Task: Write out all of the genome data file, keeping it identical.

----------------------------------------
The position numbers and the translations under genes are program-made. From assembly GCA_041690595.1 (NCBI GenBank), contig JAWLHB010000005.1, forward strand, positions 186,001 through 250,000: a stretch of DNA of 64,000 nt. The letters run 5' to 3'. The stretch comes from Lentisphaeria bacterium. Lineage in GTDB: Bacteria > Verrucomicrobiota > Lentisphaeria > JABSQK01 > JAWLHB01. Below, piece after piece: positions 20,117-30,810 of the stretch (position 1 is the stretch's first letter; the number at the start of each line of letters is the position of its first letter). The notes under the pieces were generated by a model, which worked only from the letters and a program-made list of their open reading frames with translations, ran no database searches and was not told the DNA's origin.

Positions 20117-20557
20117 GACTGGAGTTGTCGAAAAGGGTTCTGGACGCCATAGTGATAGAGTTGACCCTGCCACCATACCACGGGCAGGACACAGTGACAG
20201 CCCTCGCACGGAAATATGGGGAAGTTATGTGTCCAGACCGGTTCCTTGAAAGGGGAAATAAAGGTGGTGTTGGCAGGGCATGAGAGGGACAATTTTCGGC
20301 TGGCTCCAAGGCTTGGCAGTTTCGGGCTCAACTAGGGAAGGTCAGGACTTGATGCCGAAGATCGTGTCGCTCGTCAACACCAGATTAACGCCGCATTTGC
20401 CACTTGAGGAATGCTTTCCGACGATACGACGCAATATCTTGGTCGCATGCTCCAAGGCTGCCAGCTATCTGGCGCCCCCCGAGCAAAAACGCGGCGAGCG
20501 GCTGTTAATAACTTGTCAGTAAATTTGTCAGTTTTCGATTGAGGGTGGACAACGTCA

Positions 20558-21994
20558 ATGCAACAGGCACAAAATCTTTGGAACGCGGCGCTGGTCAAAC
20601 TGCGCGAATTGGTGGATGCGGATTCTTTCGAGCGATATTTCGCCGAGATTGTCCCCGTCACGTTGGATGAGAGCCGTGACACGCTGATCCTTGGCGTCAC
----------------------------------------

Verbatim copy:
The position numbers and the translations under genes are program-made. From assembly GCA_041690595.1 (NCBI GenBank), contig JAWLHB010000005.1, forward strand, positions 186,001 through 250,000: a stretch of DNA of 64,000 nt. The letters run 5' to 3'. The stretch comes from Lentisphaeria bacterium. Lineage in GTDB: Bacteria > Verrucomicrobiota > Lentisphaeria > JABSQK01 > JAWLHB01. Below, piece after piece: positions 20,117-30,810 of the stretch (position 1 is the stretch's first letter; the number at the start of each line of letters is the position of its first letter). The notes under the pieces were generated by a model, which worked only from the letters and a program-made list of their open reading frames with translations, ran no database searches and was not told the DNA's origin.

Positions 20117-20557
20117 GACTGGAGTTGTCGAAAAGGGTTCTGGACGCCATAGTGATAGAGTTGACCCTGCCACCATACCACGGGCAGGACACAGTGACAG
20201 CCCTCGCACGGAAATATGGGGAAGTTATGTGTCCAGACCGGTTCCTTGAAAGGGGAAATAAAGGTGGTGTTGGCAGGGCATGAGAGGGACAATTTTCGGC
20301 TGGCTCCAAGGCTTGGCAGTTTCGGGCTCAACTAGGGAAGGTCAGGACTTGATGCCGAAGATCGTGTCGCTCGTCAACACCAGATTAACGCCGCATTTGC
20401 CACTTGAGGAATGCTTTCCGACGATACGACGCAATATCTTGGTCGCATGCTCCAAGGCTGCCAGCTATCTGGCGCCCCCCGAGCAAAAACGCGGCGAGCG
20501 GCTGTTAATAACTTGTCAGTAAATTTGTCAGTTTTCGATTGAGGGTGGACAACGTCA

Positions 20558-21994
20558 ATGCAACAGGCACAAAATCTTTGGAACGCGGCGCTGGTCAAAC
20601 TGCGCGAATTGGTGGATGCGGATTCTTTCGAGCGATATTTCGCCGAGATTGTCCCCGTCACGTTGGATGAGAGCCGTGACACGCTGATCCTTGGCGTCAC